- there is a process for comparing the cost of the anticipated private finance with what it would cost to traditionally procure the project
- private sector capital will be used to develop the infrastructure, and
- the services are provided on a performance-based contract.
Factors which influence choice of funding method
Some factors in determining which method to choose are:
Is it a commercial arrangement under which the government is procuring economic or social infrastructure for the public good? Or does it have less of a commercial aspect to it and more of a policy implementation flavour? Objectives in these latter cases can go beyond value for money and may include increasing employment, providing training opportunities and fostering community and economic development. A funding agreement may be appropriate if this is the case.
Nature of the infrastructure
Is it hard economic infrastructure such as roads, railways, ports, water and sewerage plant, energy and telecommunications? Or is it social infrastructure such as schools, hospitals, child care, aged care accommodation, public security and the administration of justice? The core social services are not always suitable for delivery using a private finance model and may be better dealt with by direct procurement or funding agreements.
Duration of the arrangement
Private finance usually requires a long term to make it financially attractive for investors. There are high sunk costs in the initial years of infrastructure development and it is only over a longer term that investors may recoup their capital and take a profit. Funding agreements are better suited to relatively short-term arrangements.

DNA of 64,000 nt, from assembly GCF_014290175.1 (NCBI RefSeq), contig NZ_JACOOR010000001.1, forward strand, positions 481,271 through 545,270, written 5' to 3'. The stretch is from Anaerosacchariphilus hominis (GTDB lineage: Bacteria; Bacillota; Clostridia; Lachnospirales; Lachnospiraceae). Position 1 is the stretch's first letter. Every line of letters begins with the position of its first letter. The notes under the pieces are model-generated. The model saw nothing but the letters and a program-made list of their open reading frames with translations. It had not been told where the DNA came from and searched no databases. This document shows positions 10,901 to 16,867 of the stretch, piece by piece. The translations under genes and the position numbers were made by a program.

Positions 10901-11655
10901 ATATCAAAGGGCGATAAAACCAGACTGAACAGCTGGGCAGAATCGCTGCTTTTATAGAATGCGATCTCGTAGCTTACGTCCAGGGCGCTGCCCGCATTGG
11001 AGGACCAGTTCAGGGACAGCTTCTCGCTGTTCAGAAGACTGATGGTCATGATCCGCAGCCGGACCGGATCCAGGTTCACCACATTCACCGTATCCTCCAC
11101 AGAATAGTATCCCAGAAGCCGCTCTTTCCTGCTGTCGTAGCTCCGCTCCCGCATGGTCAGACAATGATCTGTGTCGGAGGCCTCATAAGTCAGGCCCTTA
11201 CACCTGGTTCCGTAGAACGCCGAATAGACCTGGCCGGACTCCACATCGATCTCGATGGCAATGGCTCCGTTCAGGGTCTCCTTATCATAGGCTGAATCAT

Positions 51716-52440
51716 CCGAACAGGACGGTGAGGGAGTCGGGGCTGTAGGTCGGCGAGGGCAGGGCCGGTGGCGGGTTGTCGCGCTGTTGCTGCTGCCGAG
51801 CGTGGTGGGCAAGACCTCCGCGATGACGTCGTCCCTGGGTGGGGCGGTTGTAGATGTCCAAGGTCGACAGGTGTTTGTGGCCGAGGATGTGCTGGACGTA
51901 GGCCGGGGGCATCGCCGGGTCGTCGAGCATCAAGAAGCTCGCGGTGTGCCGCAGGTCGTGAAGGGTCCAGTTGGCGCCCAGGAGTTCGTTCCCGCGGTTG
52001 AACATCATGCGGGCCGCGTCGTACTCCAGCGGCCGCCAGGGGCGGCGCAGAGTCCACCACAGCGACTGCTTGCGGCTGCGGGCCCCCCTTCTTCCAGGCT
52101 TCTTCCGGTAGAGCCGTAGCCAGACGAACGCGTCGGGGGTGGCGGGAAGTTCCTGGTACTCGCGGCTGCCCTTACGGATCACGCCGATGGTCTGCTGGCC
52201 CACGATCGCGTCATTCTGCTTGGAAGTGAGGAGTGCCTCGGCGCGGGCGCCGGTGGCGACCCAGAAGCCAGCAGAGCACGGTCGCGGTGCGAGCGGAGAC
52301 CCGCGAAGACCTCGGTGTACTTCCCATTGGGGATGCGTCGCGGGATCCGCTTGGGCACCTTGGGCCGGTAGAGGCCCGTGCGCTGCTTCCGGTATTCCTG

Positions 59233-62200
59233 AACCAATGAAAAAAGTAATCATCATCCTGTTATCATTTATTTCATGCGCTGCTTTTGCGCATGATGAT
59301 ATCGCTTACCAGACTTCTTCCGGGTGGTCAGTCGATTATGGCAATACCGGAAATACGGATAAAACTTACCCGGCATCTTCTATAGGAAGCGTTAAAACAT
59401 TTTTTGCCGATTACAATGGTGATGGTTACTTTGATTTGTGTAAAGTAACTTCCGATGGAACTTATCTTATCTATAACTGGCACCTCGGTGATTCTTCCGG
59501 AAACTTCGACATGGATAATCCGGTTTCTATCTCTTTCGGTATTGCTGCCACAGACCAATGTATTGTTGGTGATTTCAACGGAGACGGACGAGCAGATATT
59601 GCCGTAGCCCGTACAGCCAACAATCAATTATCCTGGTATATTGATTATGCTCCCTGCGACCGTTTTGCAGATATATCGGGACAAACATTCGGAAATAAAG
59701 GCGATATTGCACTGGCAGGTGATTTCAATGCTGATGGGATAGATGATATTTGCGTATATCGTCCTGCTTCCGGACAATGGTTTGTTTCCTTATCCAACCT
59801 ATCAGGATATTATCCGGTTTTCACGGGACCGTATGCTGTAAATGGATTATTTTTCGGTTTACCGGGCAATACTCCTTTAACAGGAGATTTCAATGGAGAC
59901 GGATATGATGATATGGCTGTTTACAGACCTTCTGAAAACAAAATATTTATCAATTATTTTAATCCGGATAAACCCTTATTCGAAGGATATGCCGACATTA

Availability of funding
Scarcity of funding alone cannot be determinative in selecting a funding method. However, where an infrastructure project can demonstrate value for money as against the anticipated cost to government for the same direct procurement or funding arrangement, there is every justification for accessing private sector funds for the development.
Size of project
Small and simple projects do not lend themselves well to private finance. The complexity and cost of private finance would outweigh the benefits. Equally, small-scale projects do not provide the opportunities for innovation or generation of profits which underpin the justification for private finance. Accordingly, they are more likely to be suited to funding agreements or direct procurements.
Experience and capability of the government and the other party
Another relevant factor is the experience and capability of the government and the other party. In areas of economic infrastructure, the private sector may be best placed in terms of knowledge and experience. In other circumstances, however, such as the delivery of some social infrastructure, the government or another level of government may be the party that possesses the most skills and expertise.
One of the cornerstones of private finance is the better efficiency promised by the transfer of risk from the government to the private contractor. With the exception of construction risk, a private finance arrangement will usually transfer to the private sector risks customarily borne by the government in relation to financing, design, operation and ownership. With funding agreements, risk transfer is not usually one of the objectives. However, in more complex funding arrangements, the agreement will need to deal in detail with the consequences should various risks eventuate.